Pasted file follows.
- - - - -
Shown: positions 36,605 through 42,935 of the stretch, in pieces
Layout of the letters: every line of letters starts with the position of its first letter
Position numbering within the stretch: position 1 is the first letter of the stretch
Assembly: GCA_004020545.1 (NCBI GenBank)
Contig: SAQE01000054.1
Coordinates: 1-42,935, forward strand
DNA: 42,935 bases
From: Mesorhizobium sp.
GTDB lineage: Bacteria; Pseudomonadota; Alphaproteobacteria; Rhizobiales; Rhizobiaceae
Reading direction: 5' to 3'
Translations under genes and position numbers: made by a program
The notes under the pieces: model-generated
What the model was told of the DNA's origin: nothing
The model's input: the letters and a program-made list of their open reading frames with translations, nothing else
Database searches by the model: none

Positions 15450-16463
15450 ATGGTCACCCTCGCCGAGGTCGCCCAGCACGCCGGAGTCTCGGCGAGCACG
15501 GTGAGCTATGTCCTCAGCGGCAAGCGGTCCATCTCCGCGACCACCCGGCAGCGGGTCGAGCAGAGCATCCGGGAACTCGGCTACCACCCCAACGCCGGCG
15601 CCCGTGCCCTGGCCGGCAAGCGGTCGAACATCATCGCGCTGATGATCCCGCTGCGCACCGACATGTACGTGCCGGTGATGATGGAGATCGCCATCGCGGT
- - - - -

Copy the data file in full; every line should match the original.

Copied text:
Shown: positions 36,605 through 42,935 of the stretch, in pieces
Layout of the letters: every line of letters starts with the position of its first letter
Position numbering within the stretch: position 1 is the first letter of the stretch
Assembly: GCA_004020545.1 (NCBI GenBank)
Contig: SAQE01000054.1
Coordinates: 1-42,935, forward strand
DNA: 42,935 bases
From: Mesorhizobium sp.
GTDB lineage: Bacteria; Pseudomonadota; Alphaproteobacteria; Rhizobiales; Rhizobiaceae
Reading direction: 5' to 3'
Translations under genes and position numbers: made by a program
The notes under the pieces: model-generated
What the model was told of the DNA's origin: nothing
The model's input: the letters and a program-made list of their open reading frames with translations, nothing else
Database searches by the model: none

Positions 15450-16463
15450 ATGGTCACCCTCGCCGAGGTCGCCCAGCACGCCGGAGTCTCGGCGAGCACG
15501 GTGAGCTATGTCCTCAGCGGCAAGCGGTCCATCTCCGCGACCACCCGGCAGCGGGTCGAGCAGAGCATCCGGGAACTCGGCTACCACCCCAACGCCGGCG
15601 CCCGTGCCCTGGCCGGCAAGCGGTCGAACATCATCGCGCTGATGATCCCGCTGCGCACCGACATGTACGTGCCGGTGATGATGGAGATCGCCATCGCGGT